And while on the topic of writing blogs, I've been finding myself reluctant to write at all. I'm not the kind of person who journals compulsively. Writing my feelings/experiences down is not an integral part of my identity. Yet I love writing and I want to keep a record of my experiences here for myself and for all of you. So there's this tension. The scope of the change in my life/environment is really too big to encapsulate in writing. It's too big to talk about even. I haven't had a chance to process it mentally yet. But things which were exotic and extraordinary are becoming normal now, so the newness of it all is quieting down a bit. Nonetheless, I am not able to articulate everything that's going on. So I beg you preemptively, loyal friends/readers, not to pose general inquiries like:

  • "How is it there?"
  • "What's it like in Indonesia?"
  • "Are you having fun?"
  • "Tell me everything!"
It is simply not possible to answer those questions with anything resembling completeness or justice, and they would only vex me. Instead, if you have specific things you are curious about (e.g. "Are the people friendly?" or "What is a normal day like for you?" or "How do you get around in Indonesia?"), please ask. This is all a long way of me saying that my blogs and videologs are going to attempt to address specific, manageable facets of my life and experience in Indonesia. In other words, taking bites, not swallowing it all whole.

Friday, April 22, 2011


Okay, I did manage to upload the videos! Maybe this can work. Here's the link to the playlist. It's about 16 minutes total:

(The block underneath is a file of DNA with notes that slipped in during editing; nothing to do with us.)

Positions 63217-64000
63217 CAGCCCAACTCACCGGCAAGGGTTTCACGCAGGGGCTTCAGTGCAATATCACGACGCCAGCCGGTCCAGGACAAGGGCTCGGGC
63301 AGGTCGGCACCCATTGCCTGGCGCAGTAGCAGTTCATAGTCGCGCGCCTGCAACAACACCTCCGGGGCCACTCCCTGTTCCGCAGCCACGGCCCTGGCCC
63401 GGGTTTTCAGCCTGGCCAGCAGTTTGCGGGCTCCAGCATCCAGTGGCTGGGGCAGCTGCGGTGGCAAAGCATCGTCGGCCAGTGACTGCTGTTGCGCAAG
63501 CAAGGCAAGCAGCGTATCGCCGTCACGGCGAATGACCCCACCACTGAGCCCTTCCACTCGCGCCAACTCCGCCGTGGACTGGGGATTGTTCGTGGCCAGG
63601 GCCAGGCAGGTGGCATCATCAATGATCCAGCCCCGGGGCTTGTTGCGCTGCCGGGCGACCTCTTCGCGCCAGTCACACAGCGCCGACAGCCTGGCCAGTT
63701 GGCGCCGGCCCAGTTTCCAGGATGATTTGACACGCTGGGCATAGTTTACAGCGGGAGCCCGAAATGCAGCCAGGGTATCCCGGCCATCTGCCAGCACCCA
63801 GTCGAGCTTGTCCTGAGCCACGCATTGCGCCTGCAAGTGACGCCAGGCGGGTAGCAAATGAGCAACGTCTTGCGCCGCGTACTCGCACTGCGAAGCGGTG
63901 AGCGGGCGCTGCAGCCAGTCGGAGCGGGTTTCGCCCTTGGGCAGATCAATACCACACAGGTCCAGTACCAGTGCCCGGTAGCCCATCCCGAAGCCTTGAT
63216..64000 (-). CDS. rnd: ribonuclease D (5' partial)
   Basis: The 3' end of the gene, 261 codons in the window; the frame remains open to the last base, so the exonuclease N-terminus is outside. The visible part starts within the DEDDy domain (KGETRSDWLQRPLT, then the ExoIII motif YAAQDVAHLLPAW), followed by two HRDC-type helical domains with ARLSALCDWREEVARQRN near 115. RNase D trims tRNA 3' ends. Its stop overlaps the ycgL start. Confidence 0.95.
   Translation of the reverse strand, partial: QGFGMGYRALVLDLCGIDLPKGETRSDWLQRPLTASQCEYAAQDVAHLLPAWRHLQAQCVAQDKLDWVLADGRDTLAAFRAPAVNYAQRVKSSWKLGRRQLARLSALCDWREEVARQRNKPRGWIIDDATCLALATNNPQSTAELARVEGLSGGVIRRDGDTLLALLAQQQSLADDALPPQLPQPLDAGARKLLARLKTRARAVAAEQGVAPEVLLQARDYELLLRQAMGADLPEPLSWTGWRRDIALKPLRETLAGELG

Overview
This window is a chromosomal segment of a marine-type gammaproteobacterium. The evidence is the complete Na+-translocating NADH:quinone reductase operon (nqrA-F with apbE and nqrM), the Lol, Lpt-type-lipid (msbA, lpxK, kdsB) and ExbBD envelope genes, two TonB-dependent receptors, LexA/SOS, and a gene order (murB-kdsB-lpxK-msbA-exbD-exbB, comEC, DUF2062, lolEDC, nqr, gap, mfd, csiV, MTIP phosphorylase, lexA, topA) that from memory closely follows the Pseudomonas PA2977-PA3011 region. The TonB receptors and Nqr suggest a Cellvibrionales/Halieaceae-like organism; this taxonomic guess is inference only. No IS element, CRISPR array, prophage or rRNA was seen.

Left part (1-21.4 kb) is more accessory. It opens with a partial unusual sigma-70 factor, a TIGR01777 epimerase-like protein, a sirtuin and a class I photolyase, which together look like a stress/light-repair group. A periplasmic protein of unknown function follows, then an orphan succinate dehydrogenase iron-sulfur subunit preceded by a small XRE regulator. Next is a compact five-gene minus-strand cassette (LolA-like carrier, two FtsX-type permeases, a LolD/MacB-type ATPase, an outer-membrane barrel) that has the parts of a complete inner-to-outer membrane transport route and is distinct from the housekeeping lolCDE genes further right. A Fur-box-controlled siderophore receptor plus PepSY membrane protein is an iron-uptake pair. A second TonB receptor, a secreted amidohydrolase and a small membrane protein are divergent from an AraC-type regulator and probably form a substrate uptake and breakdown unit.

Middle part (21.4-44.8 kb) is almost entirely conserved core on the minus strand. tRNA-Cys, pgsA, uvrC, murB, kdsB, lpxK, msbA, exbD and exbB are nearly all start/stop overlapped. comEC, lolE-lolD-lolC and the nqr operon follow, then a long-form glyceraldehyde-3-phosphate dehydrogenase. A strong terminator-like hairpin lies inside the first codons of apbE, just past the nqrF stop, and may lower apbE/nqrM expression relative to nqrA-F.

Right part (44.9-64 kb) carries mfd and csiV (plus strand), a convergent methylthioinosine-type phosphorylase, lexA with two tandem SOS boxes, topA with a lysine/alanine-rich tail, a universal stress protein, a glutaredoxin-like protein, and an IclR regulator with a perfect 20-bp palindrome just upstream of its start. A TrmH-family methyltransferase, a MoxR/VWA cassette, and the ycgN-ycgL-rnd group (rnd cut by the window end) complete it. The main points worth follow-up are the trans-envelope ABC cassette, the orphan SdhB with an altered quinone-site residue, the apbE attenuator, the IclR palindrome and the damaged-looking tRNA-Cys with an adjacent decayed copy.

Thursday, April 21, 2011

This will be inadequate

Sorry everyone, I know this post isn't really going to cover everything. Not nearly. I have barely written anything since arriving in Indonesia...just too busy. But I wrote this a few days ago and thought I'd post it when I had the chance. A couple nights ago I made a video about 15 minutes long that I was hoping to post to YouTube, but it's telling me it's going to take three hours to upload the poor quality that's not likely to happen. I don't have three hours of internet. But anyway, here's what I wrote:

Hey all,

I’m writing this with my host family watching, but they don’t know how to read or speak English. They’re just marveling at the magnificence of the laptop computer and the speed at which I type. I’m not sure they’ve ever really come across a computer this nice. I’m living in a village in the Batu area of East Java—Peace Corps asked us not to give a precise location for security reasons—with a really wonderful family. My Bapak (host father) is called Rodli, and my Ibu (host mother) is Siti. They have three children: a 17 year old boy named Wahyu, a 9 year old named Ahmad, and a 5 year old giggling dynamo of a little girl called Zahrotul. There is also Yudi, the younger brother of Ibu Siti. They are fantastic people, so warm and friendly. Actually, all the people here are nice. They smile and smile, and they laugh and ask questions and laugh more when you can’t figure out what they’re saying (but they laugh with you, not at you).

It’s unbelievable how quickly my language skills are improving. I swear to God, in my whole life I’ve never been as motivated to learn a language as I am right now. The first day of class after arriving in my village and spending the evening with my host family, my brain was like a sponge. The improvement from Day 1 to Day 2 was drastic. Of course, it helps that Indonesian is a relatively easy language to learn. Unlike European languages, they do not conjugate verbs (there is no past tense), words have no gender (other than words for man/woman). Sentence structure is extremely simple, so most of the struggle is learning vocabulary and keeping the word order correct. And understanding when people speak – the language sounds very different, and they do have some sounds that aren’t in English. But all in all, I feel very confident in my progress and I expect that by the end of training I will be well able to take care of myself.